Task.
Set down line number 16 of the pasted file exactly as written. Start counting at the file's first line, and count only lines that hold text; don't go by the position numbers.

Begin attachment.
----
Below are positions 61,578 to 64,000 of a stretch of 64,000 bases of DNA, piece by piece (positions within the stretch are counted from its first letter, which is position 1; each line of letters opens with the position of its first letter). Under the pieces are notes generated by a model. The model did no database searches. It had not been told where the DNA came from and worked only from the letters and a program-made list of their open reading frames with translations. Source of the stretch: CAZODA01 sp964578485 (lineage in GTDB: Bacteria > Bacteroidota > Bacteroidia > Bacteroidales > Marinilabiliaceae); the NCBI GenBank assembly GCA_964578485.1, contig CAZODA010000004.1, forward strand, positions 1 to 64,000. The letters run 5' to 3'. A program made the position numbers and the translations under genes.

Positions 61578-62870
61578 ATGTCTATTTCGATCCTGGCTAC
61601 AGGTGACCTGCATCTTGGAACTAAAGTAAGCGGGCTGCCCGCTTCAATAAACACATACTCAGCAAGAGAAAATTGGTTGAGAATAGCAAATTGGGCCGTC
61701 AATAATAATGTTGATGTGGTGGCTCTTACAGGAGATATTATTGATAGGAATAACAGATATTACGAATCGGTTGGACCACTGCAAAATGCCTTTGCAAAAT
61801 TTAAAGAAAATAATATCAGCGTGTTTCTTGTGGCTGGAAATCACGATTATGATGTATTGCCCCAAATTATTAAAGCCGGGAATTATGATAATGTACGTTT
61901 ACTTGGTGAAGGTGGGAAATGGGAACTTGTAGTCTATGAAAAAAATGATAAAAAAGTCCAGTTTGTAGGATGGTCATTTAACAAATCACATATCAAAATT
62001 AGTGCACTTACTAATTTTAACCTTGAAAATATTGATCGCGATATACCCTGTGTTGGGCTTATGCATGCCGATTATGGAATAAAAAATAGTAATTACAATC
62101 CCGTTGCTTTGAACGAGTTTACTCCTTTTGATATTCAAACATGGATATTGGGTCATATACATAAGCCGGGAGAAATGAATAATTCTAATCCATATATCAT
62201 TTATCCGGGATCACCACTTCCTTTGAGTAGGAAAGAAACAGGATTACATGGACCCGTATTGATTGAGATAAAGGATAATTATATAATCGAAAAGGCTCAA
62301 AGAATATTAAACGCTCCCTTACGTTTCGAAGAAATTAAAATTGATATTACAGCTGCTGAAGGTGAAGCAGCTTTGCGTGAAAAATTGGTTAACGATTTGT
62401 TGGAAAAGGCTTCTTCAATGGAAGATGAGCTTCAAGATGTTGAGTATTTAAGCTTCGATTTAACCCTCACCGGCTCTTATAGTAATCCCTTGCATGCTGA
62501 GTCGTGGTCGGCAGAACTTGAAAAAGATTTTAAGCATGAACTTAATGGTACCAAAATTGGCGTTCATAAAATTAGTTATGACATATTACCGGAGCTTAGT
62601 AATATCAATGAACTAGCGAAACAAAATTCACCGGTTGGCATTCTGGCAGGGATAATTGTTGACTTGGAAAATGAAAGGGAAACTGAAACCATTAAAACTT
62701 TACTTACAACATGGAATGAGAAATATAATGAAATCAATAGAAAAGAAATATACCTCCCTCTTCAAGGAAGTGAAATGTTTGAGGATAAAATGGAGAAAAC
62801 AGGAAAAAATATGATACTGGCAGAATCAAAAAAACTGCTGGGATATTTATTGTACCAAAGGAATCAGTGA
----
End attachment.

62801 AGGAAAAAATATGATACTGGCAGAATCAAAAAAACTGCTGGGATATTTATTGTACCAAAGGAATCAGTGA